released in 1997 from ROUNDER RECORDS

"Marcia Ball comes across like a female Delbert McClinton. The main difference is that where McClinton's style is Texas roadhouse blues, Ms. Ball is playing and singing Louisiana Delta roadhouse blues in the style of such New Orleans rockers as Irma Thomas and Ernie K-Doe." -- Dallas Morning News

"Tall, lovely, with an earthy sense of class and a strong, mellow voice that can moan a blues or rock the night away, this Louisiana-via-Texas lady is what rock 'n' roll is really all about when it's practised away from the hype, back where the music came from, and where ... 'it didn't have to go anywhere because it was already home.'" -- Michael Ventura, L.A. Weekly

"Marcia Ball is best known for her rolling Austin meets New Orleans piano style (like a cross between Jerry Lee Lewis and Professor Longhair), and she provides plenty o' reasons to lace up those high heeled sneakers." -- CMJ

Marcia Ball honed her powerful singing and deft, rollicking keyboard chops while growing up in the small town of Vinton, Louisiana, on the Texas border. This musical and cultural frontier has produced such other roots-music greats as Gatemouth Brown, George Jones, Janis Joplin, Clarence Garlow, Cleveland Crochet, Clifton Chenier, Joe Bonsall and Johnny and Edgar Winter. It was and still is a hotbed of country, blues, gospel, Cajun, zydeco, rockabilly and Gulf Coast "swamp pop", and young Marcia absorbed it all, even as she was receiving her formal piano training.

After attending Louisiana State University in Baton Rouge, Marcia hit Austin in the late 1970s, just as the Texas capital's progressive country movement was growing. Ball was an important and popular figure on the Austin scene, first as the leader of the beloved Freda & the Firedogs, and then as a solo artist signed to Capitol Records. Her recorded debut was Circuit Queen, which appeared in 1978, and while artistically successful in the progressive country vein (and still sounding good today), the album quickly sank amid record company politics.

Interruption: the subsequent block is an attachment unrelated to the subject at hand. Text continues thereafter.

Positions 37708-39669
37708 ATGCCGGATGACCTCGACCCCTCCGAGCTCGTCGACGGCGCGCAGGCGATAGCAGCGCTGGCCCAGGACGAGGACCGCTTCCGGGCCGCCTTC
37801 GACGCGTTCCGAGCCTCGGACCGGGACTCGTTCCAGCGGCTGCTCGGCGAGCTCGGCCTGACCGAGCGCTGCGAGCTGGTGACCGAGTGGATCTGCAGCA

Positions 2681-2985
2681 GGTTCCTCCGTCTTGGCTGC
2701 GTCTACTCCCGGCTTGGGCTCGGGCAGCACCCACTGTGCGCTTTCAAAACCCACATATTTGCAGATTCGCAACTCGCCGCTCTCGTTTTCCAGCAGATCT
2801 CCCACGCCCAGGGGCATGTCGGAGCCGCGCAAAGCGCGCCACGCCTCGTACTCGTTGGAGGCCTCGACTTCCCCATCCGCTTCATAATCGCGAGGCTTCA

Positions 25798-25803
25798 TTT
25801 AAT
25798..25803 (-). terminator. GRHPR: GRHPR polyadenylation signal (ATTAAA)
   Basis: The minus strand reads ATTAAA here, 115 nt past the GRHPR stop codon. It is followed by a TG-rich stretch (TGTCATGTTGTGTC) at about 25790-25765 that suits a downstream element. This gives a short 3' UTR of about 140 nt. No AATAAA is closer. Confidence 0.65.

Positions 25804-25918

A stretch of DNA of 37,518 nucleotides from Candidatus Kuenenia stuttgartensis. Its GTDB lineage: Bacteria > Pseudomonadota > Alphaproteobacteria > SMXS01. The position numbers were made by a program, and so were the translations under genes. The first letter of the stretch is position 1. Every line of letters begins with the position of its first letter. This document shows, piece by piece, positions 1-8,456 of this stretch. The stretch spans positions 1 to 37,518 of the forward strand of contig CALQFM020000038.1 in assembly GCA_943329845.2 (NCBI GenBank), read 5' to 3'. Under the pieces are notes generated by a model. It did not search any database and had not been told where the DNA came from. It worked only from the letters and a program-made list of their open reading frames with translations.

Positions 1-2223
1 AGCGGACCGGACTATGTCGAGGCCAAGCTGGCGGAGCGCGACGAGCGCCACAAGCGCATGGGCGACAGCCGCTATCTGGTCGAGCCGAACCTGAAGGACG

By the early '80s Ball was focusing on Gulf Coast rhythm & blues, and she's never looked back. In addition to her critically acclaimed Rounder albums ( Soulful Dress, Hot Tamale Baby, Gatorhythms, Blue House, and Let Me Play with Your Poodle), Marcia also found time to collaborate with Angela Strehli and Lou Ann Barton on a well-received album for the Antone's label called Dreams Come True.

At the end of 1997, Marcia finished work on a similar "three divas of the blues" project for Rounder, this time in the distinguished company of Irma Thomas and Tracy Nelson. The album, Sing It! was released in January 1998 and was nominated for both a Grammy and Handy as "Best Contemporary Blues Album". Ball also appears as a featured singer with Cajun country legends the Hackberry Ramblers on their recent Deep Water album (on the Hot Biscuits label), where she makes her recording debut singing in Cajun French ("Les Blues de Bosco").

Marcia Ball's prolific studio work is sandwiched between live appearances that keep her constantly in touch with her legion of fans throughout the U.S. and Europe. She has appeared at virtually every major festival on both continents, received glowing reviews in all major music publications, and been featured on leading radio and television programs around the globe. She received the 1998 Handy Award for Contemporary Female Vocalist of the Year and is nominated again in 2000, as well as for Blues Instrumentalist-Keyboards. In 1999, Marcia and her band appeared In Performance At The Whitehouse along with B.B King and Della Reese which was broadcast nationally on WETA Public Television.

Marcia's most recent solo album is Let Me Play With Your Poodle. Bursting with all the passion, excitement and sly humor that make Ball's live performances legendary, Let Me Play With Your Poodle is also a dazzling display of her keyboard prowess and co-production skills. There's even a cameo appearance by guitar virtuoso Clarence Holliman whose classic sound graced so many historic '50s and '60s sessions by crooner Bobby "Blue" Bland.

Full-tilt or subtle as the moment demands, this unabashed powerhouse is at home playing roadhouse rock, jump-blues, second line syncopation (a la Professor Longhair, one of Ball's idols), R&B, deep soul, and ballads. What's more, Ball's great singing and songwriting are matched by superb piano playing that is eclectic and effective.